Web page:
X

Best Practices from Oracle Development's A‑Team

Loading SalesForce Data into BICS with Data Sync

For other A-Team articles about BICS and Data Sync, click here

Introduction

Version 2.2 of the Data Sync tool was released Septembert 2016 and added the ability to connect to a number of different data sources via JDBC.

Setting up these Data Sources in Data Sync varies by the source.  Rather than create a single article to cover them all, 3 different articles have been created.

Select the link in the right column of the table below to view the appropriate article.

This article covers the steps to extract data from SalesForce and load that into BI Cloud Service (BICS).

 

Data Source Article With Details
SalesForce this article
Service Cloud / RightNow link to article
Greenplum, Hive, Impala, Informix, Mongodb. Postgresql. Redshift, Sybase, and Instruction for other JDBC data sources where the JDBC driver is available link to article

 

 

Main Article

Downloading Latest Version of Data Sync Tool

Be sure to download and install the latest version of the Data Sync Tool from OTN through this link.

For further instructions on configuring Data Sync, see this article.  If a previous version of Data Sync is being upgraded, use the documentation on OTN.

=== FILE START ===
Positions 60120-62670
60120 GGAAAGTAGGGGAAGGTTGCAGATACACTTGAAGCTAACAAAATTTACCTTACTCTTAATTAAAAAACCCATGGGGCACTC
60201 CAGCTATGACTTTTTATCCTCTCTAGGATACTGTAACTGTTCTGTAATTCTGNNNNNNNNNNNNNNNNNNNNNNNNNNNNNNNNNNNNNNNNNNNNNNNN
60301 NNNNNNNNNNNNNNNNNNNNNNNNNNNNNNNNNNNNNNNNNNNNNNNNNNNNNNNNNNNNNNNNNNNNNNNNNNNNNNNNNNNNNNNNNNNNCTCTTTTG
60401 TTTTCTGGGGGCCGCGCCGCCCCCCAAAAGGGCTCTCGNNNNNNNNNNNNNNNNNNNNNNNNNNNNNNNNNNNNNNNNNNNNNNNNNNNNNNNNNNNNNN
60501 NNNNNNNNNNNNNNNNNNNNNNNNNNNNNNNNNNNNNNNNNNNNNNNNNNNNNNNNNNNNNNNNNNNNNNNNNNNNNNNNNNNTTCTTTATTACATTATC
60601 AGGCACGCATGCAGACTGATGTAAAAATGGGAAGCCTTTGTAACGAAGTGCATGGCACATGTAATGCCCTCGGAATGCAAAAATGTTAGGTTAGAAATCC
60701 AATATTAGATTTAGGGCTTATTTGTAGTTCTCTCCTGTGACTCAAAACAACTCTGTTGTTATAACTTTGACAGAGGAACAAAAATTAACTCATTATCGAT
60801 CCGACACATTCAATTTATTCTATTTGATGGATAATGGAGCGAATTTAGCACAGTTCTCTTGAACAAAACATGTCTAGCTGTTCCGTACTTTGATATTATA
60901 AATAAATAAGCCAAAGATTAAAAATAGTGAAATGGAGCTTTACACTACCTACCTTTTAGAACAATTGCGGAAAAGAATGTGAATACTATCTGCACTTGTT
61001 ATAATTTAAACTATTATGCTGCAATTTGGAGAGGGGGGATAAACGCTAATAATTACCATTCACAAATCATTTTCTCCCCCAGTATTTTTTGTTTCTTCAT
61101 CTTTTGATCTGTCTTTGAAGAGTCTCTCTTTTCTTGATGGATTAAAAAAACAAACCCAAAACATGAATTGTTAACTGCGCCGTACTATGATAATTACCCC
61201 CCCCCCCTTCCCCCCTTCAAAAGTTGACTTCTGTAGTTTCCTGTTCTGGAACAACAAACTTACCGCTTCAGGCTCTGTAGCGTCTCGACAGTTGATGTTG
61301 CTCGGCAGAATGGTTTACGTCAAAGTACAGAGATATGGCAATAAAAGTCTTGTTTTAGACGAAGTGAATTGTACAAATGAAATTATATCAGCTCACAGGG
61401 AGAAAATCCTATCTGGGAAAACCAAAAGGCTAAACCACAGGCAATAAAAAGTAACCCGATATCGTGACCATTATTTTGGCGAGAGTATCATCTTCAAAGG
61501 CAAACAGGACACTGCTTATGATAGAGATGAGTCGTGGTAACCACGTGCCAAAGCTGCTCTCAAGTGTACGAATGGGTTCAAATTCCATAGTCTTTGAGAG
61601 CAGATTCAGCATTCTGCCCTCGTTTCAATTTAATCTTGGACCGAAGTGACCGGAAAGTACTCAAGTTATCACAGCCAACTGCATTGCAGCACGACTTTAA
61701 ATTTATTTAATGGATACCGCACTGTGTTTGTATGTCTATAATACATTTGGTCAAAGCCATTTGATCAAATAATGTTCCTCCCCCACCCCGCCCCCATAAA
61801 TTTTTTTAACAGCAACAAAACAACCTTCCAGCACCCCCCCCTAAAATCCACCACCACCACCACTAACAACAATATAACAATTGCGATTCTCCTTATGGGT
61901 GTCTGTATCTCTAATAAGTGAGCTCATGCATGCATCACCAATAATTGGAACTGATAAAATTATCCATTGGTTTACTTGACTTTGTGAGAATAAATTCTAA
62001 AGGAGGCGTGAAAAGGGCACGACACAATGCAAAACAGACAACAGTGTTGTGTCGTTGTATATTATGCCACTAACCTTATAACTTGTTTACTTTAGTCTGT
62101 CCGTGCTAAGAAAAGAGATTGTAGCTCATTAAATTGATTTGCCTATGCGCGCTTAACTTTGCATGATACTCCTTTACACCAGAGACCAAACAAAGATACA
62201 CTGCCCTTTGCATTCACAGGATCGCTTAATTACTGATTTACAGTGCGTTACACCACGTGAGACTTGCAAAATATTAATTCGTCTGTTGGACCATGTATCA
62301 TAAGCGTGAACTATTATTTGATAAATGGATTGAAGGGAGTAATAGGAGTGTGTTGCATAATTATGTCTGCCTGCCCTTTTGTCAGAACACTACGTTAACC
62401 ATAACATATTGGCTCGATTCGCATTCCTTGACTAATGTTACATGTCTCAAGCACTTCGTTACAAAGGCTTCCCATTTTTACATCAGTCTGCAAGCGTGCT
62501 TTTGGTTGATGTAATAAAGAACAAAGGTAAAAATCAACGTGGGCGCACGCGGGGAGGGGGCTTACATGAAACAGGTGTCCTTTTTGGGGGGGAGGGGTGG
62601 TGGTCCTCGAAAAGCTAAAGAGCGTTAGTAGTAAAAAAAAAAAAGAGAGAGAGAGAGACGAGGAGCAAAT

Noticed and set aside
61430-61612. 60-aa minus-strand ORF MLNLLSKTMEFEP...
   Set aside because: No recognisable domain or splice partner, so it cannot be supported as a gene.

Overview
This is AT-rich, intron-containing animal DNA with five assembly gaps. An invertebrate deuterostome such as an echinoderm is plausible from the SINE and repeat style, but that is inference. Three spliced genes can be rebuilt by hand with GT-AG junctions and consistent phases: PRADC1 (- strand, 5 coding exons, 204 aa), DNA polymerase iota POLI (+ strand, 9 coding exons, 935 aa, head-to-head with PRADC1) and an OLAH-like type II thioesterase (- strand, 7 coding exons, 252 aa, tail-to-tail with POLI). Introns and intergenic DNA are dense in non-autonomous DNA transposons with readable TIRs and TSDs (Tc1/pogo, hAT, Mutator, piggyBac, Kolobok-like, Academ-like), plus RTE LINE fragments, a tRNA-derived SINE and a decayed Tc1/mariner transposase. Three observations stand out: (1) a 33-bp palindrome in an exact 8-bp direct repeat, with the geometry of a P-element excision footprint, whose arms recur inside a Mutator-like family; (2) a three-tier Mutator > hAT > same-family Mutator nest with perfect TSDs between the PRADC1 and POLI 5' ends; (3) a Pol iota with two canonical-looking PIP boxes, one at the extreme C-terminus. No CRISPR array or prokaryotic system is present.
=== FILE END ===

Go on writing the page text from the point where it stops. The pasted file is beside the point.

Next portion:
Setting up Salesforce Connection

1. Obtain a Security Token from Salesforce. If you have this already, skip to step 2.

a. In the Salesforce GUI select 'My Settings' under the drop down beneath the user name as shown:

 

passkey1

 

b. Expand the 'Personal' menu item on the left of the page and select 'Reset Security Token'.  Complete the process and the token - a set of alphanumeric characters - will be e-mailed to the user.

 

Passkey2

2. In the Data Sync tool, create a new connection for SalesForce.

a. Chose the 'Generic JDBC' driver, enter the username and password, and edit the 'URL'.  The URL format should be:

jdbc:oracle:sforce://login.salesforce.com;SecurityToken=##SECURITYTOKEN##

replacing ##SECURITYTOKEN## with the Salesforce token from step (1).

passkey3

b. In the 'JDBC Driver (Optional)' field, enter:

com.oracle.bi.jdbc.sforce.SForceDriver

A_CONNECTION2

c. In the 'Schema Table Owner (Optional)' section - select the Salesforce schema that houses the data required, and then click 'OK'.

Cursor

d. Save and test the connection.

If this error is encountered:

Failure connecting to "SalesForce"! [Oracle DataDirect][SForce JDBC Driver][SForce]UNSUPPORTED_CLIENT: TLS 1.0 has been disabled in this organization. Please use TLS 1.1 or higher when connecting to Salesforce using https.

Then changes to the security settings in SalesForce will be required. To do this:

a. In the search box of SalesForce - type 'Critical Updates' and then select the 'Critical Updates' object that appears below.

Critical_Updates_2

b. Select the 'Deactivate' option for 'Require TLS 1.1 or higher for HTTPS connections' option (click the next image to see it in more detail).

 

Critical_Updates

3. Return to Data Sync. Testing should now be successful.